Carolina De Robertis sat at her desk, overwhelmed by grief. President-elect Trump’s “victory” was only three days old. The probable ramifications of this dolorous event on all the hard-won civil rights gains of the past fifty years racked Carolina’s mind. She thought about the many communities of immigrants, people of color, gay and transgender people, women, and progressives of all walks of life who were now bracing themselves for a new Dark Age. The earth’s climate crisis, the fate of the U.S. Supreme Court and how its decisions might affect future generations, the possible devastating impact of the election on our international relations weighed upon her. Then lightning struck.
Her brainstorm was to reach out to fellow activists, professors, feminists, artists, and writers to ask for their contributions. She wanted to compile a diverse book of letters which spoke truth, love, realism, empathy, and vision in dark times.
De Robertis called her literary agent the next morning, a Friday, and was told to get ten authors to commit to the project and to compose a two-page proposal by Monday. To her astonishment, her idea met with immediate ready pens among the activist writing community. She submitted her plan to the agent on Monday, and Vintage/Penguin Random House was on board shortly. They contracted to publish in 100 days, and to have the manuscript in a month.
The product of this soul searching is Radical Hope, Letters of Love and Dissent in Dangerous Times, an epistolary book of love letters, inspired by James Baldwin’s “My Dungeon Shook – Letter to my Nephew on the One Hundredth Anniversary of Emancipation” from The Fire Next Time (1963), and the Rev. Martin Luther King Jr.’s “Letter from Birmingham Jail.”
The title is taken from a book, Radical Hope, Ethics in the Face of Cultural Devastation, by philosopher Jonathan Lear (Harvard University Press 2006). “What makes this hope radical is that it is directed toward a future goodness that transcends the current ability to understand what it is.” Radical hope, the book tells us, is our best weapon against despair.
De Robertis was born in South America and has won international acclaim as an author and translator. She emigrated to the United States where she has been a long-time activist, award-winning novelist (Perla, The Gods of Tango, and The Invisible Mountain), and is now an assistant professor of Creative Writing at San Francisco State University. Her novels are bestsellers, the third of which has been translated into seventeen languages. It is on this platform that she engages with a network of forward- thinking people. And it is through these relationships that she was able to bring Radical Hope into being so quickly.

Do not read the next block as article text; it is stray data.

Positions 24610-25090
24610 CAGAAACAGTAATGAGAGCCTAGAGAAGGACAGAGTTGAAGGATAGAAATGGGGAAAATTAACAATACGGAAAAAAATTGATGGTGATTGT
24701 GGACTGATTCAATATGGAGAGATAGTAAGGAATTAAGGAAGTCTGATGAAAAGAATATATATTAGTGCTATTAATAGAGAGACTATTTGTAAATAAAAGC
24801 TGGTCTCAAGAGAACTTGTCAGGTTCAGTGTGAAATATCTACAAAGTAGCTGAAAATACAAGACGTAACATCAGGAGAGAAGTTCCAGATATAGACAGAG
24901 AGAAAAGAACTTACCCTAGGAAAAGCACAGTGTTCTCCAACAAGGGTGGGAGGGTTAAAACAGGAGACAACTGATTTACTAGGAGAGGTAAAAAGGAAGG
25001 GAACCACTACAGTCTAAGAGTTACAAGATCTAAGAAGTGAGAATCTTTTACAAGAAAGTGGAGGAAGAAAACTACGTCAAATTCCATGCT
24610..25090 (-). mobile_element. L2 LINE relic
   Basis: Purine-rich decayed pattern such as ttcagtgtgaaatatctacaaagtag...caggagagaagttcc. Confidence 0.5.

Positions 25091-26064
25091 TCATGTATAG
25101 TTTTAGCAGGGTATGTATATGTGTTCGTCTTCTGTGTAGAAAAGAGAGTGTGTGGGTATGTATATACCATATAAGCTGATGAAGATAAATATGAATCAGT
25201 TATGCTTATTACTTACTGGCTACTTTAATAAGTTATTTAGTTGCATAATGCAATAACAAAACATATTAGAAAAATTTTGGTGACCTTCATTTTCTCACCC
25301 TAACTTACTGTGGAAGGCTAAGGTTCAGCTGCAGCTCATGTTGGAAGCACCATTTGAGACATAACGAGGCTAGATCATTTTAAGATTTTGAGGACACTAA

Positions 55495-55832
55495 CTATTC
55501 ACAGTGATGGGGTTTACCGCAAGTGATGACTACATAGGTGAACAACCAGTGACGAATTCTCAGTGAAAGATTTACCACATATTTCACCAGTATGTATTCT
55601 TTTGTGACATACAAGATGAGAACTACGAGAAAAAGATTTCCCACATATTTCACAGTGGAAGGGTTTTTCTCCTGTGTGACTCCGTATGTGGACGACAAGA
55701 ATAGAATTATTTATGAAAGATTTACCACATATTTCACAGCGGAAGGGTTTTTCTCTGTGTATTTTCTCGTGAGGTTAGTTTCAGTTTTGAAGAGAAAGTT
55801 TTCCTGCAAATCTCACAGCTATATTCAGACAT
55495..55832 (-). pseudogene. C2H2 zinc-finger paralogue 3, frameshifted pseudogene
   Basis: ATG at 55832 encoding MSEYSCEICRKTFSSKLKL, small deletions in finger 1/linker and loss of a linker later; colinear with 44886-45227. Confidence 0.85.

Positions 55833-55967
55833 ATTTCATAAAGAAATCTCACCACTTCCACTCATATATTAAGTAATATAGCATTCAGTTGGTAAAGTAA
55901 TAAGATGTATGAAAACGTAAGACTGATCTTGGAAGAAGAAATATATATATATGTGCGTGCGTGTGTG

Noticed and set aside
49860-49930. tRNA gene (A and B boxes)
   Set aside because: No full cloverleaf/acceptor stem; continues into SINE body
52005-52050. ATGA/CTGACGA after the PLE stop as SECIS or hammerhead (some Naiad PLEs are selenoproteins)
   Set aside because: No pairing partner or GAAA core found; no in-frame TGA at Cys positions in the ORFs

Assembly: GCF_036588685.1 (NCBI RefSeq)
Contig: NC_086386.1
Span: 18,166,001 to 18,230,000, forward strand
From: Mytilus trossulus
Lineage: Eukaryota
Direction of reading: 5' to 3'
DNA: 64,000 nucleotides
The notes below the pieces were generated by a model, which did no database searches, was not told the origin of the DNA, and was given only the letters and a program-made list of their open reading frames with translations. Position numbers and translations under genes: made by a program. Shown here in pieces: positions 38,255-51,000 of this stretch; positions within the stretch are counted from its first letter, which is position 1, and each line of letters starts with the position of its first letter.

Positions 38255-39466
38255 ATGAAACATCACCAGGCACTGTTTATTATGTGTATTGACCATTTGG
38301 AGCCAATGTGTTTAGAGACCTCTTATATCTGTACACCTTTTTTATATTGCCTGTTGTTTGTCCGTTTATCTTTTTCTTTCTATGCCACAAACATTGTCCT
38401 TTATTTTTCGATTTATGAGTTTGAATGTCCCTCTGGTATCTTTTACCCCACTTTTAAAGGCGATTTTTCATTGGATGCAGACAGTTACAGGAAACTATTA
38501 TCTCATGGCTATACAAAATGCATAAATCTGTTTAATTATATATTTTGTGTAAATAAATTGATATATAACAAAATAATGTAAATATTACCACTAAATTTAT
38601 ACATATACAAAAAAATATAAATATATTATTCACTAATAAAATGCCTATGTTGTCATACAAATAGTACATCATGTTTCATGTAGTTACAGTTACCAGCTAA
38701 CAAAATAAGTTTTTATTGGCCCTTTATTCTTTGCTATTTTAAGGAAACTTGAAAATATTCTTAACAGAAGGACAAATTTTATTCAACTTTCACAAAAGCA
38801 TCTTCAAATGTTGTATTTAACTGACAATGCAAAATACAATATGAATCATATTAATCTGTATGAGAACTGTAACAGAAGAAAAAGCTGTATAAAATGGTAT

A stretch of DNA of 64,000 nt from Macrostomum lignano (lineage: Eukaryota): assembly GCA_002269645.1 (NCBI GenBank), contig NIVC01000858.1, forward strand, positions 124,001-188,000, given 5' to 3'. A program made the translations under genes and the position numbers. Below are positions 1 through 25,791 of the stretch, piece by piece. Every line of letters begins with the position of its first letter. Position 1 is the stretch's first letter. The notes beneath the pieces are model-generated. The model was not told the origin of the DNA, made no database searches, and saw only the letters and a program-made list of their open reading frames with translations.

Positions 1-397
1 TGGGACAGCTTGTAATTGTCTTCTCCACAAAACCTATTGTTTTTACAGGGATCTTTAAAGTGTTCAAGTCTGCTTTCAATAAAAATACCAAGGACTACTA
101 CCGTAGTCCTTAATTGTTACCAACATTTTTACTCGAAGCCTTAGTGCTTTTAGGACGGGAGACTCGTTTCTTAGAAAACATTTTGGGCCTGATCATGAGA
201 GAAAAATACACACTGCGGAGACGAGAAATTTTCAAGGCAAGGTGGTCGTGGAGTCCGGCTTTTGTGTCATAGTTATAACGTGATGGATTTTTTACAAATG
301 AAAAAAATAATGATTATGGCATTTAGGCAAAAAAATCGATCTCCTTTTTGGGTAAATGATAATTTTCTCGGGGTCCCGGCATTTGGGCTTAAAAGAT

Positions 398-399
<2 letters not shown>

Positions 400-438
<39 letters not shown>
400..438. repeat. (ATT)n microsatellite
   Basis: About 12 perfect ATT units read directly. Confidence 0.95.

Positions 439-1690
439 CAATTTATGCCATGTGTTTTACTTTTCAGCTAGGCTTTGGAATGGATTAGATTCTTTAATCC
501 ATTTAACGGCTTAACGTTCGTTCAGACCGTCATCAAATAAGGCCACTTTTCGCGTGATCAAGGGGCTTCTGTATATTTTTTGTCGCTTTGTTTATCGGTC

Its thirty-two authors are civil rights advocates, authors, speakers, professors, poets, organizers, TV personalities, and artists––a mini-United Nations of ethnicities, sexual orientations, and social backgrounds, each of whom calls the United States home. Their families originated in Syria, indigenous North America, Mexico, India, Lebanon, Cuba, China, Japan, Uruguay, the Dominican Republic, Egypt, Puerto Rico, Iran, Guatemala, various parts of Europe and Africa.
They include the Pulitzer Prize winners Junot Diaz, Viet Thanh Nguyen, and Jane Smiley as well as Black Lives Matter co-founder Alicia Garza. They are an august group of winners of the PEN/Faulkner Award, the National Book Award, the Edgar Award, the American Book Award, the Man Booker short list, the Christopher Award, the Pushcart Prize, the Dayton Literary Peace Prize, the Andrew Carnegie Medal for Excellence in Fiction, and numerous others. They’ve received fellowships from the MacArthur Foundation, the National Endowment of the Arts, the Guggenheim Foundation, USA Ford, USA Rockefeller, Radcliffe, the New York Public Library, the American Academy in Berlin, the Elizabeth George Foundation, and more.
At the event that launched this powerhouse of a book, hosted by Laurel Books, and owner Luan Strauss, in downtown Oakland, several of the book’s authors spoke. In addition to Ms. De Robertis (who is currently an Associate Professor of Creative Writing and literary translation and San Francisco State University, http://www.carolinaderobertis.com/), were Jewelle Gomez (playwright and author of seven books, http://www.jewellegomez.com/), Reyna Grande (formerly, an undocumented Mexican immigrant; now an award winning author and inspirational speaker, http://reynagrande.com/), Aya de Leon (hip-hop theater artist, poet, author, and Director of Poetry for the People at UC Berkeley, https://ayadeleon.wordpress.com/), Kate Schatz (pronounced “Shots”)(New York Times-bestselling author of Rad American Women A-Z, Rad Women Worldwide, and co-founder of Solidarity Sundays, http://www.kateschatz.com/bio/), and Faith Adiele (Associate Professor of Writing, Literature and Critical Studies at California College of the Arts, community activist, author, and PBS documentary writer and narrator, https://www.cca.edu/academics/faculty/fadiele). All spoke and read aloud from Radical Hope.
Each letter in the book is a jewel. They are addressed to freedom fighters, god-children, relatives, ancestors, strangers, white people, people in other countries, immigrants, and future generations. The range of emotions therein is wide: rage, tenderness, disappointment, gratitude, disgust, sorrow, resolve, and profound love. The array of views is vast, and the historical perspectives offered are sobering, occasionally hopeful, occasionally searing, and all realistic. Some serve to remind the reader of the unconscionable repression which has persisted throughout history, but which has yet to break the human spirit or countermand the forces of love.
De Robertis reminds us, “Dissent and love are complementary forces. In a climate where bigotry is an explicit value of those in institutional power, speaking love is an act of dissent.” Amen.